The last major decision you’ll need to make when it comes to gaming PC components is your GPU. And while AMD has caught up to Intel on the CPU side, the high-end gaming GPU landscape isn’t quite as competitive – just yet. If you’re looking to push gaming resolutions to the max, then an NVIDIA card is likely the right choice for you. The RTX 2080 Ti is a pricey GPU that’ll cost you at least $1000 right now, but it also produces incredible results. 4K gaming, virtual reality, and ray-tracing – the 2080 Ti can really do it all when it comes to gaming, so if you have the cash, it’s a compelling choice.
Stepping down a little bit in terms of cost, you’ll find the RTX 2070 Super and 2080 Super cards, coming in at between $500 and $1000, depending on which particular option you go with. For almost anything high-end gaming, these cards will knock it out of the park – and you’ll be all set to take advantage of the continuing improvements to NVIDIA’s real-time ray tracing features and enhancements like DLSS 2.0, the company’s AI-powered upscaling algorithm.
So where does AMD enter the mix? Well, if your gaming aspirations are a little more modest, and you’re fine with 1080 or 1440p resolutions, without ray-tracing bells and whistles, then AMD’s Radeon RX 5600 XT and RX 5700 are appealing options that can save you money compared to their NVIDIA counterparts. These cards are going to be several hundred dollars cheaper than those higher-end NVIDIA options we just mentioned, and around the same price or a little bit cheaper than comparable NVIDIA options, like the 2060 and the 1660 Super.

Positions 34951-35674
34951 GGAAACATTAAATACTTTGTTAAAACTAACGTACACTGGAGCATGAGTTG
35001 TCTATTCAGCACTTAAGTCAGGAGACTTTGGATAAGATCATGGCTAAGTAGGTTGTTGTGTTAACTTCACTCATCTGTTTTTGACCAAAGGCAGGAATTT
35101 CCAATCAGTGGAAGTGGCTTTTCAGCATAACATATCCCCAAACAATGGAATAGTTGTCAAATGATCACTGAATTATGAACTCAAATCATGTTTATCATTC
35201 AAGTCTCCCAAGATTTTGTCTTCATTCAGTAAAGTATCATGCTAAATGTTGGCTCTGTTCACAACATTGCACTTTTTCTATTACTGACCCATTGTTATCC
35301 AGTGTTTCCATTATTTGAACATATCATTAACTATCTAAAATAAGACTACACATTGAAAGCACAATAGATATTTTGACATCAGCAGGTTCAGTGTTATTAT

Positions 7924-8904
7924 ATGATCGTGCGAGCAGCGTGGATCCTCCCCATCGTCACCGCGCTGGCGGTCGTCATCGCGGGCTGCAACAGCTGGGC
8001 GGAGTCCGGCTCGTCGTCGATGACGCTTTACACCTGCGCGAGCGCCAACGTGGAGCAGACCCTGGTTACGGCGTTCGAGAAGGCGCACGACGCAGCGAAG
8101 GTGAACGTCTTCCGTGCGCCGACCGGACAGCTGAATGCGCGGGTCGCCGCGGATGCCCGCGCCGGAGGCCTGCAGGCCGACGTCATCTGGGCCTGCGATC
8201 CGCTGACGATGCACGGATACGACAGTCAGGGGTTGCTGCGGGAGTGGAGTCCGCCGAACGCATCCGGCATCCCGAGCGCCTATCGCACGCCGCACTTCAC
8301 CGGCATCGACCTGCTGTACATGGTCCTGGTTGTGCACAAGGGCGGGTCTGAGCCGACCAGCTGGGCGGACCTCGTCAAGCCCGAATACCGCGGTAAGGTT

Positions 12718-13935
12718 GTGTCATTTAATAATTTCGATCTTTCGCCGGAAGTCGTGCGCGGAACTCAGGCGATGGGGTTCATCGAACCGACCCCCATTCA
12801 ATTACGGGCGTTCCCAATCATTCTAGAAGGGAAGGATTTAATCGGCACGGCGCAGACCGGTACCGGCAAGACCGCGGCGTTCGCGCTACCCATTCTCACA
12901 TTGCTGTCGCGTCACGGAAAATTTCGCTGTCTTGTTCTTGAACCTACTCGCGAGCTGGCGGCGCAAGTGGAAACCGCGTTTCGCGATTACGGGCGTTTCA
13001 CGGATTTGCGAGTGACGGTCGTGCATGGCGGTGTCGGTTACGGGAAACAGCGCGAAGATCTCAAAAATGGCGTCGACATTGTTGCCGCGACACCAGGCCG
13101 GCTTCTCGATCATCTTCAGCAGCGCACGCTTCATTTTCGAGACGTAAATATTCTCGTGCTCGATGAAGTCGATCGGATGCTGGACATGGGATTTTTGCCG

How much RAM for PC gaming?
Okay, so we have our CPU, motherboard, and GPU figured out – now we’re on to some quicker decisions to make for our gaming PC. When it comes to RAM, you’re probably going to want to go with 16 gigs – maybe 32 if you want some future-proofing built in. You definitely don’t want to go any lower than 8 gigs for gaming, and 64 and above is overkill.
In 2020 you should be going with DDR4 RAM, but it comes to the actual specific RAM you pick up, you’ll want to pay attention to what works best with your motherboard and CPU. That will determine the maximum RAM speed you can actually take advantage of, so don’t waste money paying for RAM that could go faster than your motherboard will actually support.
A lot of what makes different RAM different really comes down to the style you’re looking for. RGB lighting and elaborate heat spreaders are mostly just a cosmetic choice, for gaming builds.
If you’re just looking for an easy answer to the RAM question, then go with 16 gigs of RAM in a two-stick configuration, from a big name like Corsair or G.Skill. Match up your speed with what the rest of your system supports, and you’re good to go.